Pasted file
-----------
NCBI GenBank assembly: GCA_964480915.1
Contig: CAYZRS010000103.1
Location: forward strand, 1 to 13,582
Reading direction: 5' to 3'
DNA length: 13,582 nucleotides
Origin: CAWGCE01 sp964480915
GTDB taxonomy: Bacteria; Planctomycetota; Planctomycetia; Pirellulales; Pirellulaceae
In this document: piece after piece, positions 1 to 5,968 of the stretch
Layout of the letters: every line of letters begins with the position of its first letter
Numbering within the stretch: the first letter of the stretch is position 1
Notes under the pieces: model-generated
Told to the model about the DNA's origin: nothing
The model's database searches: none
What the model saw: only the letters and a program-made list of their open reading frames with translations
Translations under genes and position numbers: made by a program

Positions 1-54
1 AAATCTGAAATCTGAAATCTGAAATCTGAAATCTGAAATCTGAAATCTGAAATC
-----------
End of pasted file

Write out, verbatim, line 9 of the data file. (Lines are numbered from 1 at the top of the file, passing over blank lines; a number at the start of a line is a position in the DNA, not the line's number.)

Layout of the letters: every line of letters begins with the position of its first letter